The Price of Democracy: Splitting the bill for elections
New report from the National Conference of State Legislatures

By Wendy Underhill, National Conference of State Legislatures and
Katy Owens Hubler, Democracy Research, LLC.

“The cost is one of the most important aspects of the problem of election administration. It is, of course, secondary to honesty, accuracy, and the convenience of the electors, but nevertheless is of great importance.”

—Joseph P. Harris, Ph.D., "Election Administration in the United States," 1934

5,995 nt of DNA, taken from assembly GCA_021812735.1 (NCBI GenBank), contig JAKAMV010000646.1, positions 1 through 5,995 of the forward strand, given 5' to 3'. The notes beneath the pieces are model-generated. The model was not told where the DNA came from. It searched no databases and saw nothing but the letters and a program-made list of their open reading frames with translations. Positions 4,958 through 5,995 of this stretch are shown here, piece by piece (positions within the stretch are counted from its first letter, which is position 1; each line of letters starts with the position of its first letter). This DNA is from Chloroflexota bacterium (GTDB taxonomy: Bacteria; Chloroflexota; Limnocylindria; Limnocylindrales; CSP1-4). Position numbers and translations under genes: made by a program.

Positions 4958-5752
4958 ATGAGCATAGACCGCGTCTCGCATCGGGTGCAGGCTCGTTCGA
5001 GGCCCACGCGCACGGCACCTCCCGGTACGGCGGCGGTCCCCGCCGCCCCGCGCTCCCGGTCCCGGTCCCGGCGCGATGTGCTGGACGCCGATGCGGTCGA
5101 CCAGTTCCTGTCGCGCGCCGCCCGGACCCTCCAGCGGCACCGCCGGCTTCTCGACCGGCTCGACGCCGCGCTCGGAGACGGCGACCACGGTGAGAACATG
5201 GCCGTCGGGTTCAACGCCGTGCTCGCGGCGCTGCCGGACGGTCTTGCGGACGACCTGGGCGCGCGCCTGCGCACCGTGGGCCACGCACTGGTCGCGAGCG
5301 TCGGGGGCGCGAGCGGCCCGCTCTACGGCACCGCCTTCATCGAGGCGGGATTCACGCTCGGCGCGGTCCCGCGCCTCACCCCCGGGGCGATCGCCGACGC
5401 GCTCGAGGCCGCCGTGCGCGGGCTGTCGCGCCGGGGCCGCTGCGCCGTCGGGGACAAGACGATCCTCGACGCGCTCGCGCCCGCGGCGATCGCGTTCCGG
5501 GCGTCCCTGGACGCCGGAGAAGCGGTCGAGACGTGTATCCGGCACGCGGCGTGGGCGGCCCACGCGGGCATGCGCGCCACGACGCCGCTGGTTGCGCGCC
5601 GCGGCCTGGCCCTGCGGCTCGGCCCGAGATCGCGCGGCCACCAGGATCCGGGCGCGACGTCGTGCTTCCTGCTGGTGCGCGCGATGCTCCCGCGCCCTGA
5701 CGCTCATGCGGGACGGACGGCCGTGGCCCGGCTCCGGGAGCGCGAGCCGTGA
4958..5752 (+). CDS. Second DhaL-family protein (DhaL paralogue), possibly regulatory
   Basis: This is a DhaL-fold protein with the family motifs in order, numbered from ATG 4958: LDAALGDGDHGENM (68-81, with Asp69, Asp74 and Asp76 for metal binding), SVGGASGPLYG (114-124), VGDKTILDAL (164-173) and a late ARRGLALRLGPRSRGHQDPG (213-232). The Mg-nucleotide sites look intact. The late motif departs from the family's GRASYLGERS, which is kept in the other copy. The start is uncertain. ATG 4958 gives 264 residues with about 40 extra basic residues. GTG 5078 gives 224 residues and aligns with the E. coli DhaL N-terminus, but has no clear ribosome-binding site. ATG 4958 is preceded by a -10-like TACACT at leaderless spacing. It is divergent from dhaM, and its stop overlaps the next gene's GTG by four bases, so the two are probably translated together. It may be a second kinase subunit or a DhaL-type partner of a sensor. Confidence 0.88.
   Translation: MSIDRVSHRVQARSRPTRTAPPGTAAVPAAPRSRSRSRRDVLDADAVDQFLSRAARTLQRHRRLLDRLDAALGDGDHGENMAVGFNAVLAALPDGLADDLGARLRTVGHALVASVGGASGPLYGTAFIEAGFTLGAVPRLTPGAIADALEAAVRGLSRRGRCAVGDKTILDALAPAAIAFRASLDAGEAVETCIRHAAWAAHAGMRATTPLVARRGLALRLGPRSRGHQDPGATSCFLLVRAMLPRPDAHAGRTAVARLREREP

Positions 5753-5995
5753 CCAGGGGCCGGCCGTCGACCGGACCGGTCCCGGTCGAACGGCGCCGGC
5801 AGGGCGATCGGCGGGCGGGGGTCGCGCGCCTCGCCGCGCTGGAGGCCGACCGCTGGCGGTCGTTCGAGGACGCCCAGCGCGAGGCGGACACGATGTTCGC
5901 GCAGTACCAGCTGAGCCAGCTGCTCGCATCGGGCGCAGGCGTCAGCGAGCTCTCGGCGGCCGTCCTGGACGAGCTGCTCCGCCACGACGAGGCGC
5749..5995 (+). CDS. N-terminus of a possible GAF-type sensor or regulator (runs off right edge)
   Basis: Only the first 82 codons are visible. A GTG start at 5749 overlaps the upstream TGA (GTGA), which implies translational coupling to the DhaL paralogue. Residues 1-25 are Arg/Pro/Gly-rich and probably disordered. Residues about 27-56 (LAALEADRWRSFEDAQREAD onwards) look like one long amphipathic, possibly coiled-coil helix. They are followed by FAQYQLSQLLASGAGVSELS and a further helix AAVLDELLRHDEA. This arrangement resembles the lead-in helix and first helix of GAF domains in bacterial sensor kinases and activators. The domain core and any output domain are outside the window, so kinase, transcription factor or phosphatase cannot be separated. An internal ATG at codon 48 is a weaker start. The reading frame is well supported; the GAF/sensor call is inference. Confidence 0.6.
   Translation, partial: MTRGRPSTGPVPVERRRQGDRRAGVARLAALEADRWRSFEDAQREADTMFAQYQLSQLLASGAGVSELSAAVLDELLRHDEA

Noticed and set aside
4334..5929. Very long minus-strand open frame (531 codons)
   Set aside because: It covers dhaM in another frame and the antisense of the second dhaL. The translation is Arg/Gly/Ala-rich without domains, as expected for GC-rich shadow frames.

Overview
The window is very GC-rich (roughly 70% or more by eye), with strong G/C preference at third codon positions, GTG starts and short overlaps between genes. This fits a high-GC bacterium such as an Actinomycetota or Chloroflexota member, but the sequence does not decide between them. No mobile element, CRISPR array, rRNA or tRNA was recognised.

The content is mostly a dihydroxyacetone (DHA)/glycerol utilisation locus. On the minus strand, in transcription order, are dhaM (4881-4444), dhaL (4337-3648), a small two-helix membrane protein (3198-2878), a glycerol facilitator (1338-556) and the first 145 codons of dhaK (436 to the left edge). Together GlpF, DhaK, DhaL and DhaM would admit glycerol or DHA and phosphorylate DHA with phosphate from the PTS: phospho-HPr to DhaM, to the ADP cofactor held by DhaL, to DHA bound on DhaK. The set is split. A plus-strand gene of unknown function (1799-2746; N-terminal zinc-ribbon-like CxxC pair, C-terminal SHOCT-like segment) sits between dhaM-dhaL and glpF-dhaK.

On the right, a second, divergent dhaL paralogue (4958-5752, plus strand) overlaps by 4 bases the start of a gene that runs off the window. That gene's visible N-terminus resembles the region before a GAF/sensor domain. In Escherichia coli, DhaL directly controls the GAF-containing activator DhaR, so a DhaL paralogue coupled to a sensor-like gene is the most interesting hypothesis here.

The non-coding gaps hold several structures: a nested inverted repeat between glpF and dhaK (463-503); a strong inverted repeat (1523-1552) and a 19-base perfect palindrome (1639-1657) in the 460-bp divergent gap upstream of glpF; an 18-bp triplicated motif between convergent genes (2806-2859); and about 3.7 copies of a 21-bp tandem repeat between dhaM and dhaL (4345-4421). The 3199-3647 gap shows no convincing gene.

This new NCSL report, “The Price of Democracy: Splitting the Bill for Elections,” is the result of two years of studying all things related to elections and costs, addressing questions such as:  What are the costs associated with running elections? What state policy choices relate to costs? What funding mechanisms are in use in the states? Can money buy security?

Perhaps the biggest takeaway from our work on election costs is this: Money matters.

Not that money is the only factor when making decisions about election policy. There’s also turnout, reliability, accessibility, accuracy and a host of other values. Democracy is not a place for cutting corners.

Here are 10 more takeaways for legislators and other policymakers: Read more…